Michelle Castillo is a writer, an interdisciplinary artist, educator, community organizer, activist, and independent curator. She is the founder of the Feminist artists' collective Wyld Womxn and the Filipino pop-up eatery, Lola's Kusina, a co-organizer of Bayanihan and member of KITAKITS an experiment. Castillo's mediums range from performance, poetry, food, landscape, experimental sound, and most recently installation. Through social practice and relational aesthetics, Castillo uses the arts to cultivate, bridge, and create more inclusive communities through alternative spaces and meaningful connections. Her personal and collaborative creative practice includes working at the intersections of race, class, gender, and accessibility. Michelle's work often explores the notions and nuances of home, memory, identity in its many forms, and our interactions with nature and each other. She has produced and designed a variety of socially engaged collaborative and interdisciplinary arts programming with galleries, arts nonprofits, and museums. Her events and pop-ups have happened inside of studio apartments, coffee shops, malls, supermarkets, and in the middle of the desert. Her work as a public school teacher, community organizer, and activist has given Castillo the opportunity to work and serve in diverse marginalized communities. Castillo's writing and poetry have been featured in The Desert Sun/USA Today, East Jasmine Review, Coachella Magazine, DESERT Magazine, alternative weeklies, funky DIY zines, and other places. Michelle earned her MFA in Creative Writing from the University of California, Riverside. Currently, she is at work on her first book about growing up in an immigrant household and is based in the California Desert.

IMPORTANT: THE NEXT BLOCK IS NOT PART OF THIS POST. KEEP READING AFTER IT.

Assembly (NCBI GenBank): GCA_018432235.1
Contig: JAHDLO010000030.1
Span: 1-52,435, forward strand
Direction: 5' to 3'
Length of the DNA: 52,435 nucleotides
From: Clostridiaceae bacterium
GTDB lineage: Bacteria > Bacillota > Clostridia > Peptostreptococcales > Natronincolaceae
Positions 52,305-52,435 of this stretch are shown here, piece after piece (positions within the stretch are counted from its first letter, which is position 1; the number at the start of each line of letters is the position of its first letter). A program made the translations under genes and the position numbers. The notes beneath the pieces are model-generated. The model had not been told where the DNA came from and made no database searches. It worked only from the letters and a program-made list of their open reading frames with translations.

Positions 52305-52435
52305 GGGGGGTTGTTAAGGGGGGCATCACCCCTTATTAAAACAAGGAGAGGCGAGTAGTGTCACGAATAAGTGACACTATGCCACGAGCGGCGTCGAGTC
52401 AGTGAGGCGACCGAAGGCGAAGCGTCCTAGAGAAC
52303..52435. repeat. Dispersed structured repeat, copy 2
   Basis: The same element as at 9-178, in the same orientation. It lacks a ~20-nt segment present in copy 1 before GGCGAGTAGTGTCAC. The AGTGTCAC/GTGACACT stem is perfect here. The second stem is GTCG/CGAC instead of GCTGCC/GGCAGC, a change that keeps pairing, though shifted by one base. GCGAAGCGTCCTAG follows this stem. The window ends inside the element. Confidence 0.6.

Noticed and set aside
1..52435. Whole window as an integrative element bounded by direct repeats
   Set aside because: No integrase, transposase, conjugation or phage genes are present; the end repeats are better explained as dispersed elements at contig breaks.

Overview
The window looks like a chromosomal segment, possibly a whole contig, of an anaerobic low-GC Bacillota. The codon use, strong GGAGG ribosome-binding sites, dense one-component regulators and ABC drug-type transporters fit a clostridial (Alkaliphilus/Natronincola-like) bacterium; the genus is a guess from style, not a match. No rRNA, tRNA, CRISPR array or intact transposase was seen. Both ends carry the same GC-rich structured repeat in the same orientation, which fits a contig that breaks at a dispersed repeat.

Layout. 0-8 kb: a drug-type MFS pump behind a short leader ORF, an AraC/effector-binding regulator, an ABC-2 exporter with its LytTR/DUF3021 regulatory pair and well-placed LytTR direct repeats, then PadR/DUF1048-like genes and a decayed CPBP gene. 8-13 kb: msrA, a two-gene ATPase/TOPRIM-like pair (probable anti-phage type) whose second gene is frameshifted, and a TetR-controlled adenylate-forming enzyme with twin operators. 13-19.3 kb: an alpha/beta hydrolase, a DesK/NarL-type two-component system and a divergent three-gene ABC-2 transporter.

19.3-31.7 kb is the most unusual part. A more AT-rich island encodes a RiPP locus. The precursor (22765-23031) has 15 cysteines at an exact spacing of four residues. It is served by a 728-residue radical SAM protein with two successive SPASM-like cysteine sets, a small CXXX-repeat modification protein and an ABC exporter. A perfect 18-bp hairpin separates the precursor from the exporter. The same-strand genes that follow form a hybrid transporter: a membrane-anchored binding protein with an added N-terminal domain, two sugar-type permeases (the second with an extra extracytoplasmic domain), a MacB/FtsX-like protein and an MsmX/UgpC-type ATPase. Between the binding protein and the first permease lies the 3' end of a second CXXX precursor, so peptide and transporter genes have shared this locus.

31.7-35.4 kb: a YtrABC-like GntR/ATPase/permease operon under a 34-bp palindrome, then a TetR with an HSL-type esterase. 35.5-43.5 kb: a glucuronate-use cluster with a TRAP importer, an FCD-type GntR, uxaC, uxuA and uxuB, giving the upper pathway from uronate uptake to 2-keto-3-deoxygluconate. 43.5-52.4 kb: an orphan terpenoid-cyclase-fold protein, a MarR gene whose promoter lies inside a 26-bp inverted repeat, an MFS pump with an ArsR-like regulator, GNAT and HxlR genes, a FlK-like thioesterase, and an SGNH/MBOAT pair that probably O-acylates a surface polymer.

Michelle will be engaging with participants through her Sari-Sari installation and her social practice community project “Lola's Kusina,” a Filipino pop-up eatery that cultivates multisensory experiences to explore the notion of home, homeland, and identity in its many forms. Lola's Kusina is a food and memory project that was inspired by eating lunch at her grandparents' house every Saturday as a child. Her pop-up eatery is dedicated and named after her late Lola Sally, the matriarch of her family. Castillo will be leading a series of workshops/happenings that involve writing, poetry reading, Filipino dishes from her family's recipes, and an interactive Sari-Sari store installation. The store will function as a swap/barter/donation-based space